1. I still find the “get rid of the ‘Seaward'” Lucille scene hilarious.

    6. Apparently I’m the only one who found Arrested Development to be merely a passable comedy. The original Office was miles ahead of it.

      1. streets miles ahead of it.

        … not that I agree with you.

  10. Why are there no pictures of Sofia Vergara?

    1. Thanks Warty. My morning just got way better.

    2. I really wish these Hollywood types would let her keep her regular blond hair for their productions.

  11. The show, Growing Pains (you know with Kirk Cameron), did the exact same thing with the toddler being bleeped out, but nobody cried about it back then.

  12. Modern Family is actually pretty funny if you give it a chance. Agree with the rest of the articles content of course.

    1. Some parts of it are good and some parts just make the lazy use of stereotypical Jewish comedy devices–the overbearing mother; the clueless father; the smart-mouthed kids.

      Ed O’Neill is probably the main saving grace on the show because he’s not a 2-dimensional caricature.

      1. Sure it’s no Arrested Development or Curb Your Enthusiasm, but I hear a lot of vitriol thrown its way that I really think is unfair. The show goes to the same well for story and whatnot a lot, but there’s also lots of amusing stuff.

  13. anything to sell your fucking garbage nobody needs with your marketing psychological warfare bundled in with your “programming”

    with dozens of free channels and 100’s of cheap ones, there is no excuse for being unable to balance censorship & decency with expressive freedom and choice.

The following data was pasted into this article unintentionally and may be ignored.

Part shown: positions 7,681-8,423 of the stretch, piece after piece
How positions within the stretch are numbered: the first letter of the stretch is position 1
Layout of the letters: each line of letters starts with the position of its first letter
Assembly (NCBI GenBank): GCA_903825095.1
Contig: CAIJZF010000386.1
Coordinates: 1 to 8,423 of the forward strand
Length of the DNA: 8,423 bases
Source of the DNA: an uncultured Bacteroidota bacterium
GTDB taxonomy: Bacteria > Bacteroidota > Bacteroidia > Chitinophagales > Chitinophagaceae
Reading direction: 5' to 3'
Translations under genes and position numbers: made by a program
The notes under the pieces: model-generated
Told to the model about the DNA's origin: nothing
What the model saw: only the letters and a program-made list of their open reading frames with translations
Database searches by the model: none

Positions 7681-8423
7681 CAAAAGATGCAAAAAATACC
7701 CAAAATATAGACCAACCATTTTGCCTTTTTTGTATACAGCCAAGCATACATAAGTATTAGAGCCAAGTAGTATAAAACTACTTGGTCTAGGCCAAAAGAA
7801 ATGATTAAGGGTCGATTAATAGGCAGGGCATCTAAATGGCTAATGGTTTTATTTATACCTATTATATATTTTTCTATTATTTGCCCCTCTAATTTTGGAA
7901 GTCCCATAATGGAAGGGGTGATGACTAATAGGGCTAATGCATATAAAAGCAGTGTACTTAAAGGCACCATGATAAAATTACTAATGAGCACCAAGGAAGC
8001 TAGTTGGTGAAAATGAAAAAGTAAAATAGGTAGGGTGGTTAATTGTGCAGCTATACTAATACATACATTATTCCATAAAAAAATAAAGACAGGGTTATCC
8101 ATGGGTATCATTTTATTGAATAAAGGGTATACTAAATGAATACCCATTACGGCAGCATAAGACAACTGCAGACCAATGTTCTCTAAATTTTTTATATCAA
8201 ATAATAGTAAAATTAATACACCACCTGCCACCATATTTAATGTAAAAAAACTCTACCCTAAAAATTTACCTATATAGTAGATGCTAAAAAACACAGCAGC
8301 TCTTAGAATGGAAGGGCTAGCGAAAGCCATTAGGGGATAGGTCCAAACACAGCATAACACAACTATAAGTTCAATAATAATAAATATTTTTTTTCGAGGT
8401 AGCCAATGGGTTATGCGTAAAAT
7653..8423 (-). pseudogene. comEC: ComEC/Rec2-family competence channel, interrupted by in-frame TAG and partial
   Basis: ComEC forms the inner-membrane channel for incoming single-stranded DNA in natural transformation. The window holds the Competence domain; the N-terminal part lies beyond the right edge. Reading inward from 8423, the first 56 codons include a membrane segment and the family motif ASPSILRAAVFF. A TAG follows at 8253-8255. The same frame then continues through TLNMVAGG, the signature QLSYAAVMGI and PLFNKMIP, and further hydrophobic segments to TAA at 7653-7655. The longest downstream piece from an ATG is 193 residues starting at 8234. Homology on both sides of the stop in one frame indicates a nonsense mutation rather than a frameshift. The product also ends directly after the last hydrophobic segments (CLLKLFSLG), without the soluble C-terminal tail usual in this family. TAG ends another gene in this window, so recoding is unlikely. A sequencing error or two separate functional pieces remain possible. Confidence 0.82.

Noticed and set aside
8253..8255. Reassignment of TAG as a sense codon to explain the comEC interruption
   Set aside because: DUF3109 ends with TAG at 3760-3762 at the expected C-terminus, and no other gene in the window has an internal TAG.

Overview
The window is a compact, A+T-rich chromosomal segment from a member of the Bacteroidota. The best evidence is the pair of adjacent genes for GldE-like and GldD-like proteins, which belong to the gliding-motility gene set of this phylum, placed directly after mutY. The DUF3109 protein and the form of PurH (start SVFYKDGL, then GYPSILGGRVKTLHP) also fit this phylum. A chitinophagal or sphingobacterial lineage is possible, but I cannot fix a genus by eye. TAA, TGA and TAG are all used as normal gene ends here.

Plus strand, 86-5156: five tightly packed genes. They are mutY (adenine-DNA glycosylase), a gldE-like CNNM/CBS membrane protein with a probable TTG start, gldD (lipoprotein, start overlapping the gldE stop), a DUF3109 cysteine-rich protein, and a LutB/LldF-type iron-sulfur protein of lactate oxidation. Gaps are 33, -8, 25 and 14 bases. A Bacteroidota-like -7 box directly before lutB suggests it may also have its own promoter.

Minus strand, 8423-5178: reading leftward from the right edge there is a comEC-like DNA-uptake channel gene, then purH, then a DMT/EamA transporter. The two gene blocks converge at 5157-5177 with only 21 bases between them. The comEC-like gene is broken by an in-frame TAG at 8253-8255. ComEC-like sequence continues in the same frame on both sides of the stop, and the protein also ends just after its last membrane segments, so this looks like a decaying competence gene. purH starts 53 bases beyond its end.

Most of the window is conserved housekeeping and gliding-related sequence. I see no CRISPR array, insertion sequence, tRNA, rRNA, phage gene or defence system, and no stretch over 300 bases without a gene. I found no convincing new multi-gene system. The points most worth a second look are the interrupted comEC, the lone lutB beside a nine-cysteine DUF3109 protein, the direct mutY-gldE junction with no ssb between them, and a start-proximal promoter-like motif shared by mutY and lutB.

yet changing the channel doesn’t work when every single channel is filled with shows that are either uninteresting or uncomfortable to watch with family.

    the only option left is not watch it at all, depriving ourselves of what could otherwise otherwise become a wholesome resource for news and info, culture, art, and sports. now, about the only decent programming still available is sports, which is ruined by the most unbelievably insulting, sterotyping and disgusting ads of all.
    if we want disgust, discomfort and stupidity, and personal drama, thats why we have the internet, with facebook & twitter in particular.

    clean up TV, otherwise we’ll completely forget what it means to have values, and we wont be able to get them from a church or school or good parenting or anywhere else, without becoming culturally ignorant in the process

    1. No, you get together with some like minded people and start a channel that caters to your taste.

      If there are so many of you then you should make enough money to keep going.

      And if not the there are too few people with your taste for it to be worth stealing my money to support yohr entertainment.

  14. Modern Family is generally funny, but they have had some episodes that were real clunkers. Plus, the sappy endings they tend to have usually feel awkward and grafted on….in addition to not being funny.

  15. I don’t even like it when child actors are made to stay up late at night to perform. It vexes me almost as much that they teach children to cuss for an act.

  16. Since I’m black, I only find the show somewhat amusing at best. My white wife thinks it’s great- on the same level as Friends for her.